Wednesday 12 May 2021
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First Look review: “Freud’s Last Session” at the Mercury Theater

Enjoy a highly entertaining, thought-provoking conversation between intellectuals

By Kathryn Doi

Playing at: Mercury Theater, 3745 N. Southport

History: Starring notable Chicago actors Mike Nussbaum as Dr. Sigmund Freud and Coburn Goss as Professor C.S. Lewis, written by Mark St. Germain and directed by Tyler Marchant, Freud’s Last Session premiered in Chicago this spring after making a successful Off Broadway run in New York City. Winner of the 2011 Off Broadway Alliance Award for Best Play, the Chicago production has received rave reviews and a Jeff Recommendation. The current show at the Mercury Theater has been extended through July 15.

Basic storyline: The concept of the play is a fictional meeting between Dr. Sigmund Freud, the father of psychoanalysis and an atheist, and professor and prolific author C.S. Lewis, who at the time had recently become a believer in God, just weeks before Freud’s death in 1939.

Setting the tone for the play, upon arriving at Freud’s home in London in the midst of radio broadcasts tolling the impending outbreak of World War II, Lewis asks, “Shall we postpone under the circumstances?” Freud’s response: “Do you count on your tomorrows? I do not.”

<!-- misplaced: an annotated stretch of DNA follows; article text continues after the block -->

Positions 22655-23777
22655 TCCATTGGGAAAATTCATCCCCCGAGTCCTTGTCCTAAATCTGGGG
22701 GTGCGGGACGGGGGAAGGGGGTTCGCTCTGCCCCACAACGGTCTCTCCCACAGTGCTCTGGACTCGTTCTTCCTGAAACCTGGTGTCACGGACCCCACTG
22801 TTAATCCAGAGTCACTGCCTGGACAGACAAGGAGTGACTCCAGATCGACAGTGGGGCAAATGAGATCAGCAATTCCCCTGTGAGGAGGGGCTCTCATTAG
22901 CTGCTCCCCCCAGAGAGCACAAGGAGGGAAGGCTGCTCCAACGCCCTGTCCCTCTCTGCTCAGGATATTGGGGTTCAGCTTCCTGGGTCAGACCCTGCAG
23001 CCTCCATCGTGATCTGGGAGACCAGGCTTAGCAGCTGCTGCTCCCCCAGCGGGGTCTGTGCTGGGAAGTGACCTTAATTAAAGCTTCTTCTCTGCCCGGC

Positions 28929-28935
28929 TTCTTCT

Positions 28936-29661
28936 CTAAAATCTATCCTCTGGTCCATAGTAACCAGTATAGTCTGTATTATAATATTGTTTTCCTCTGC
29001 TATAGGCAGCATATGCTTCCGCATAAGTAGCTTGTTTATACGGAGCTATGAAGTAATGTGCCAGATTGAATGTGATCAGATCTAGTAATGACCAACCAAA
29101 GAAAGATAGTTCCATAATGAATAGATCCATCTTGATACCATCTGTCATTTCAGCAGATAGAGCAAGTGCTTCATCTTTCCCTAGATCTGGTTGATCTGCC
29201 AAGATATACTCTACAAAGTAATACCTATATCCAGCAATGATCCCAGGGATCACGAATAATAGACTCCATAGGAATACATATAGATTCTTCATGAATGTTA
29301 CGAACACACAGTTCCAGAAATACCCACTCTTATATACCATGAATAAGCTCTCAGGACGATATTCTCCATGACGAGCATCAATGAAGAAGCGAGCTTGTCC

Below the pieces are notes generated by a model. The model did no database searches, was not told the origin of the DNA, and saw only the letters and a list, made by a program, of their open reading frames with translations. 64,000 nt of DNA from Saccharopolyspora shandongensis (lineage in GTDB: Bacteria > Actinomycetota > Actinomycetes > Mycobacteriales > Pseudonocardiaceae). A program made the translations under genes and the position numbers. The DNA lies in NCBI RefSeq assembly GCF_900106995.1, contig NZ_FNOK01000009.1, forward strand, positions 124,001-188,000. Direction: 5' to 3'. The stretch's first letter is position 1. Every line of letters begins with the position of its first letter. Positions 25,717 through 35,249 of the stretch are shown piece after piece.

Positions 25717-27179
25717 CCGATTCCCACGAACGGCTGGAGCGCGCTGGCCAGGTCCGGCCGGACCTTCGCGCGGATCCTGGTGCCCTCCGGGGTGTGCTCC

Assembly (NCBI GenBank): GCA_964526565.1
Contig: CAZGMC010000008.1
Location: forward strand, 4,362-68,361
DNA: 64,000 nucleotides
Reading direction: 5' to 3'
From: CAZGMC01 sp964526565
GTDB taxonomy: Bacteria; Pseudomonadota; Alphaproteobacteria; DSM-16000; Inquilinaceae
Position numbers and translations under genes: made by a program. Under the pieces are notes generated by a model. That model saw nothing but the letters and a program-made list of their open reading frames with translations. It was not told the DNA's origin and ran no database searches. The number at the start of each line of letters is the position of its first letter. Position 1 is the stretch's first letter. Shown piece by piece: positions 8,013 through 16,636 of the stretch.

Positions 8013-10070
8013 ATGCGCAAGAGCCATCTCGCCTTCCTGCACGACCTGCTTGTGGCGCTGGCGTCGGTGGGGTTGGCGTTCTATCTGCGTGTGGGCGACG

The highly entertaining and thought-provoking conversation between these two powerful intellectuals, which delves into topics such as sex, love, death, illness, pain, pleasure, war, relationships and, most poignantly, whether there is a God, takes place in Freud’s home under constant threat of bombings.

What stood out: Despite the fact this is a 90-minute show, with no intermission, the play and its two characters were compelling and entertaining enough that I did not miss not having a break.

Nussbaum and Goss, who replaced the first set of actors from the Off-Broadway production, were pitch-perfect as Freud and Lewis. You could feel their fears, their doubts and their conviction quite convincingly. Amidst the looming prospect of war, the conversation between these two imposing scholars transforms into one of morality and mortality between two men.

The material was oftentimes heavy, but shelled out with a good deal of appropriately placed humor. Freud, in particular, has a number of excellent one-liners that broke the tension and had the audience chuckling.

Final thoughts: Even if you are not familiar with the writings or philosophy of either Freud or Lewis, or the names they toss about (Larsen, Tolkein, Darwin, Chesterton and H.G. Wells, to name a few), you will certainly be able to follow the universal themes of their discussion.

It was fascinating to be a fly on the wall during this imagined meeting between two highly intelligent minds. My friend and I left the play debating several of the topics and continued to do so at a nearby bar over a bottle of wine. We concluded that the characters made compelling arguments for both sides, and ultimately, it’s your own individual belief that matters in the end.

Appropriate for a night out with friends or even with a date, this was one of the best theater experiences for me this year.

Tickets: Visit for more information.